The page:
Hi All. This is my first post, so please forgive me if I am not following protocol somewhere.(adsbygoogle = window.adsbygoogle || []).push({});

The question:

A mass flows through a lets say a pipe with a rectangular cross section at a constant velocity. I am just trying to figure out all the forces acting on this mass. Of course the gravitation force is easy enough. Then, when I get to the horizontal force (force parallel to the flow) I get confused. 1/2mv^2 gives me KE, but at a constant velocity, I suppose we can assume that the force is zero (if we neglect the drag from the fluid). However, if we do account for the drag in the fluid, I think all I need to do is figure out how much frictional force there is between the fluid and the mass that flows through it. What is the best way to calculate this? I am assuming that the shape of the mass is just a cube. Do I have to do some CFD or something or is there an easy way or reference I can use to figure this one out? I just need to ballpark this figure.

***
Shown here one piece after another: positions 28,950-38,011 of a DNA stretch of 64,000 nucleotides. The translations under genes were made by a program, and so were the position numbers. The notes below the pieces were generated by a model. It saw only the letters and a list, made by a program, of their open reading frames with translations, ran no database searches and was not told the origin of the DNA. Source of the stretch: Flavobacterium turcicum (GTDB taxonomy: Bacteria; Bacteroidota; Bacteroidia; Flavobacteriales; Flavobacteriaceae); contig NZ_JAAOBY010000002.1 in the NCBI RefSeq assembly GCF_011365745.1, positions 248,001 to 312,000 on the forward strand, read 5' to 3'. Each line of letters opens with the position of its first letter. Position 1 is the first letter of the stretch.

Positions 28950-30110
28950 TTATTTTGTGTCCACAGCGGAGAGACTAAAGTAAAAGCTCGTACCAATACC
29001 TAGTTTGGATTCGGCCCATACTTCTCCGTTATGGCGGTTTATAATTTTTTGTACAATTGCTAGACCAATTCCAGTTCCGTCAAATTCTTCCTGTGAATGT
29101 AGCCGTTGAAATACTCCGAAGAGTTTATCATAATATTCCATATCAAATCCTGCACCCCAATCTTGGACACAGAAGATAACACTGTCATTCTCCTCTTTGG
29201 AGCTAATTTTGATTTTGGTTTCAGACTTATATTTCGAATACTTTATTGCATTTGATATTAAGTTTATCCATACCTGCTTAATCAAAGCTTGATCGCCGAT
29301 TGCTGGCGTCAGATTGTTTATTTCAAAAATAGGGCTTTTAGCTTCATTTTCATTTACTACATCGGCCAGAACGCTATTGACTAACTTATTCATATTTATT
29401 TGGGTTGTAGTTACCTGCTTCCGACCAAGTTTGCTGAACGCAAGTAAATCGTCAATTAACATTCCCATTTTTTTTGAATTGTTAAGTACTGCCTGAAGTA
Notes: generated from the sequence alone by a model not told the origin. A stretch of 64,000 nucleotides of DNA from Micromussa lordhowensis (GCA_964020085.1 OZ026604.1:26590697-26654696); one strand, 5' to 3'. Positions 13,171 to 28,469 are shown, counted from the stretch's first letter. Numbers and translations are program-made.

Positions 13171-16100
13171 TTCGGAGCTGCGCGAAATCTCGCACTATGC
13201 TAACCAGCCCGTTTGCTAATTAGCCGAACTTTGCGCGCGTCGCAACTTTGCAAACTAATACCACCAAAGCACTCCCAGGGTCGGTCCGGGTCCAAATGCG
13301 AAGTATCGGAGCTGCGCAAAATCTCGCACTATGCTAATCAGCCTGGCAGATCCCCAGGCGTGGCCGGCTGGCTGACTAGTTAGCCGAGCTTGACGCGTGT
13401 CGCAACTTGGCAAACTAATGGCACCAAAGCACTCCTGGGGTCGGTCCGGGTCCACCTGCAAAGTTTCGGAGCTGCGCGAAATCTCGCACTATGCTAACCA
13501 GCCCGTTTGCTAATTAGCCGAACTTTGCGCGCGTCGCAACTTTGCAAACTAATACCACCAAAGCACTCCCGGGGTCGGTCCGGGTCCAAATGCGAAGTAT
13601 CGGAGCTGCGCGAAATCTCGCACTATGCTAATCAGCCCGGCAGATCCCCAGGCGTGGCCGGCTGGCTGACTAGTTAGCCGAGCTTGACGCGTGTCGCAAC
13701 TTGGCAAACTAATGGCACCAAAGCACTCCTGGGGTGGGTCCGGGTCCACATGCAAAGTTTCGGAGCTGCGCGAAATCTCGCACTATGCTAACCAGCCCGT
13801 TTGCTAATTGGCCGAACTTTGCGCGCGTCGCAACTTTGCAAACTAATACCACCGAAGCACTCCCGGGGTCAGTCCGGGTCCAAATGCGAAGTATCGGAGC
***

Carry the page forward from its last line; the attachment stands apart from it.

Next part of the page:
Any help would be appreciated. Thanks!

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# Homework Help: Mass flowing through fluid at constant velocity

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